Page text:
I became a grandmother for the first time a week ago. It’s a moment I have been looking forward to, and planning for, many years. Who knew it would take place during a global pandemic and less than a week after the death of George Floyd?
Although I am the founder, past President and current Executive Director of the Alliance for Constitutional Sex Offense Laws (ACSOL), I was uncertain how I would feel about the issue of civil rights for registrants and their families after I became a grandmother. Now that I am a grandmother, I am no longer uncertain.
In fact, I am very certain that I don’t want my grandchild to grow up in a society that continues to punish for a lifetime those convicted of a sex offense. I don’t want my grandchild or any grandchild to worry that they or someone they love will appear on a registry.
We all know because empirical data show that registries are ineffective. They do not protect children or adults from sexual abuse because at least 95 percent of those who commit sexual abuse are not on a registry.
Also, registries punish the individuals who are listed on them. Registries lead to unemployment or underemployment. They lead to substandard housing or homelessness. They break up families.
Registries can and sometimes do lead to vigilante violence. And as a result of that vigilantism, registrants are stabbed and shot or their homes are burned to the ground.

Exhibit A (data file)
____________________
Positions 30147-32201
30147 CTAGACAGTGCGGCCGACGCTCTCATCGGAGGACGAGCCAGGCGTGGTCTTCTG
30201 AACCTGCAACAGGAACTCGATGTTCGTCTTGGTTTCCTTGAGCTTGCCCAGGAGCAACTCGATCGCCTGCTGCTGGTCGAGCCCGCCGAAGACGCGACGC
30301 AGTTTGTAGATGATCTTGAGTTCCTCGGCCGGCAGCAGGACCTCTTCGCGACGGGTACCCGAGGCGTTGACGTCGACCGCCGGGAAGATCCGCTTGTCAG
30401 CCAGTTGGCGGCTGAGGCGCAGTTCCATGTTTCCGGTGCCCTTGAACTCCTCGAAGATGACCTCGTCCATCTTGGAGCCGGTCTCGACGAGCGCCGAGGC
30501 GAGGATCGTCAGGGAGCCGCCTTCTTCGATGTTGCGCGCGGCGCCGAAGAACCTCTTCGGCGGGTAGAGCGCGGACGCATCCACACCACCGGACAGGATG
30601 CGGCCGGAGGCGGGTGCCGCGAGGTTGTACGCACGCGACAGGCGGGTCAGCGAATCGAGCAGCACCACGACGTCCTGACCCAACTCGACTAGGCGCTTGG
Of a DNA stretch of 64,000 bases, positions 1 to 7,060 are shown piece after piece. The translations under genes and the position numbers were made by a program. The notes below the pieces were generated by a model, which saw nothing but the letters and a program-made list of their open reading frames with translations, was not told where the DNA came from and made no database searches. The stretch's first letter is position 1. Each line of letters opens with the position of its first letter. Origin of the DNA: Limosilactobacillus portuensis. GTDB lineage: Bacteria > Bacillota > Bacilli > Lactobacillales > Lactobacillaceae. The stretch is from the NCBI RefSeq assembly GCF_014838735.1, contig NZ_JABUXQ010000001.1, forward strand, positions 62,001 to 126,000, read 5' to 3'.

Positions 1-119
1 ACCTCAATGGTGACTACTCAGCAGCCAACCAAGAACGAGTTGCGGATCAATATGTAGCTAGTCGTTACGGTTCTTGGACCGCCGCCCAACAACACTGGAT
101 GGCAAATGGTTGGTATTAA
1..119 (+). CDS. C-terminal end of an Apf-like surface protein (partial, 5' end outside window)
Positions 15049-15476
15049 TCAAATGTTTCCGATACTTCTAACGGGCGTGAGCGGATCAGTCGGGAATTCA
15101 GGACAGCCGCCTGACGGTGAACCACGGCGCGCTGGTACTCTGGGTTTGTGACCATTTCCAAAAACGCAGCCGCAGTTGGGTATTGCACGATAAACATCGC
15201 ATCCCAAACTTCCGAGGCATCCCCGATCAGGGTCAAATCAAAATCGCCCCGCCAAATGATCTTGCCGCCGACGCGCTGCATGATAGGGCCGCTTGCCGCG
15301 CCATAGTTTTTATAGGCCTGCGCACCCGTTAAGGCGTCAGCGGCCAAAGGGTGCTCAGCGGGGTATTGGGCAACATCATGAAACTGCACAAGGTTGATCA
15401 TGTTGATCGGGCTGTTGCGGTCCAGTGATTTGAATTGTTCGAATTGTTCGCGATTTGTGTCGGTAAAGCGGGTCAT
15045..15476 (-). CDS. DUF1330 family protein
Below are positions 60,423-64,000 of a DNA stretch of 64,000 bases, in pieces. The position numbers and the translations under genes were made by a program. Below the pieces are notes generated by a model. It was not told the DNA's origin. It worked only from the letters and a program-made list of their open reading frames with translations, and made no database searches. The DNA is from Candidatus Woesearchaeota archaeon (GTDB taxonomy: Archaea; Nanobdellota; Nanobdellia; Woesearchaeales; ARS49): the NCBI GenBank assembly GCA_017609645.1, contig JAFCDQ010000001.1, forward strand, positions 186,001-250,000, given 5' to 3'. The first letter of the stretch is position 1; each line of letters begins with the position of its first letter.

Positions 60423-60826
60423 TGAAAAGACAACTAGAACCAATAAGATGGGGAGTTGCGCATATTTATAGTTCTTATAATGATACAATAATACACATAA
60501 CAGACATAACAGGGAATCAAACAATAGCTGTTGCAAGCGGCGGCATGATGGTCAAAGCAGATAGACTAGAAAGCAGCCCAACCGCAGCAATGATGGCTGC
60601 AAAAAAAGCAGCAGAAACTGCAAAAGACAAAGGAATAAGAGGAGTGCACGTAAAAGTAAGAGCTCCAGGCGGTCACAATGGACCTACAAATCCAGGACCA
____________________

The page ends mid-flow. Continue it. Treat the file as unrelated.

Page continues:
Registrants also face violence from government officials, including police officers and parole officers. This violence takes many forms including a registrant who was thrown to the ground and placed in a choke hold during annual registration because he dared to ask a question.
This must stop! Registries are the equivalent of a chokehold that always injures and can result in death.
What can be done? We can start with adopting the slogan, Take Your Knee Off of My Neck. We can continue by taking that message to the media, to state capitols and to the U.S. Capitol.
This must be done in order to end the tyranny of the Registry, a punishment that does not fit the crime. Any crime. That is because after an individual pays his debt to society through incarceration, probation, parole and/or other methods, his civil rights must be restored. All of them. And he should neve be required to appear on a registry that makes him a target of violence by either vigilantes or government officials.
Instead, of putting a knee on a registrant’s neck, society should take a knee and sincerely apologize for all of the harm that more than a million individuals and their families have endured because of registries.